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I have an 18 year-old daughter who left home for 10 days after an argument...

I have an 18 year-old daughter who left home for 10 days after an argument. We thought she was staying with girlfriends. We found out she was staying with a 26 yr-old boyfriend that we never had met. Our niece told us that he was in jail for drug pushing. He bought her things and gave her a place to stay. I found her walking down the street last night and insisted that she come home. She did and threatened to leave home as soon as she could to be with him - because he makes her happy and does not pressure her like we do. What should be our next move? Should we take away her stuff? In particular her cell phone to try to find a phone number or where this guy lives. Or is it too late since she is legally an adult?


Hi B.,

Re: What should be our next move?

Help her move out.

Re: Should we take away her stuff?

No. She’s an adult now that needs to begin the process of leaving the nest.

Re: Or is it too late since she is legally an adult?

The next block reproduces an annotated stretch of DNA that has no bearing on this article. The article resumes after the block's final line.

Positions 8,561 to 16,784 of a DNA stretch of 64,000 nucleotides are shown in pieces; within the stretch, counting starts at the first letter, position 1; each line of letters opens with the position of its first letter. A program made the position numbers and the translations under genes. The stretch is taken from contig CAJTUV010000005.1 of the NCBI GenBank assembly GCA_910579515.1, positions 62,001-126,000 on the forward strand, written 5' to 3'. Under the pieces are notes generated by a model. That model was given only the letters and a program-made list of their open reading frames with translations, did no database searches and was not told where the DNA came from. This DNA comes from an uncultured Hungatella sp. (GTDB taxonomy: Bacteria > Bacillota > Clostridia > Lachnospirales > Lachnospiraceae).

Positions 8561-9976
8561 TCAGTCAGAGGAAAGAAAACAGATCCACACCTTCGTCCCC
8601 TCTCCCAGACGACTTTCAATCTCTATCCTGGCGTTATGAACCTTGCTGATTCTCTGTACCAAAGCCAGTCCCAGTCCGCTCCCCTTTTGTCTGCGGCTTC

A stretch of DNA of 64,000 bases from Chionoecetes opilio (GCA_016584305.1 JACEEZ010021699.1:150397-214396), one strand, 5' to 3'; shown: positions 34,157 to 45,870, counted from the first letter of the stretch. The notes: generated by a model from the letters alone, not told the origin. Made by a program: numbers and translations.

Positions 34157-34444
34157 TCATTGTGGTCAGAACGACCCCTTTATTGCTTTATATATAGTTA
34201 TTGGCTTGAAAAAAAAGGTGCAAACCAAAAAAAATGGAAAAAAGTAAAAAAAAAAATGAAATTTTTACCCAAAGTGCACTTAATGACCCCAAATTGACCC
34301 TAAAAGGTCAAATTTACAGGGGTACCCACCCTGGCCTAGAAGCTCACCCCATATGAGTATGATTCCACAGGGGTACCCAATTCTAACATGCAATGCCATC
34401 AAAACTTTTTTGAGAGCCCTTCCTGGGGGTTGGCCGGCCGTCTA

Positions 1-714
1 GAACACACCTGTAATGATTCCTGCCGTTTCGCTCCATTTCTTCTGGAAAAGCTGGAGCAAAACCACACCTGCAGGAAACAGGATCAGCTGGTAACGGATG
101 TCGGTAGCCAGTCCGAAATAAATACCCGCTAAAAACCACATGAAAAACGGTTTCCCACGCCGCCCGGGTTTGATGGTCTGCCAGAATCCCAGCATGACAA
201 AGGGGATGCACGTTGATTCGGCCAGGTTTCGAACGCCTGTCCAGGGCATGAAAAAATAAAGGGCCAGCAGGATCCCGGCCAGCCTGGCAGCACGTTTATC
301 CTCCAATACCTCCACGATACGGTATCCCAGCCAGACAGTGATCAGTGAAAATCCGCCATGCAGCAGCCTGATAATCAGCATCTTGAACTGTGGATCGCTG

I think you have bigger fish to fry than worrying about her boyfriend. Your mission, should you choose to accept it, is to help her move out.

Remember, self-reliance is key. Whenever in doubt, ask yourself, “Will the decision I’m about to make foster the development of self-reliance – or inhibit it?” Clearly, keeping her from moving out will inhibit such development.

I understand you have heard that her “boyfriend” is a pusher. However, she will need to learn some life-lessons and make up her own mind whether or not this guy is the person she really wants to “hang” with. Don’t save her from this opportunity to learn a valuable lesson. She may fall …she may want to return home. If so, let her return briefly – then get busy helping her move out on her own again -- or help her begin college.


My Out-of-Control Adult Child

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The Strong-Willed Out-of-Control Teen

The standard disciplinary techniques that are recommended for “typical” teenagers do not take into account the many issues facing teens with serious behavioral problems. Disrespect, anger, violent rages, self-injury, running away from home, school failure, hanging-out with the wrong crowd, drug abuse, theft, and legal problems are just some of the behaviors that parents of defiant teens will have to learn to control.

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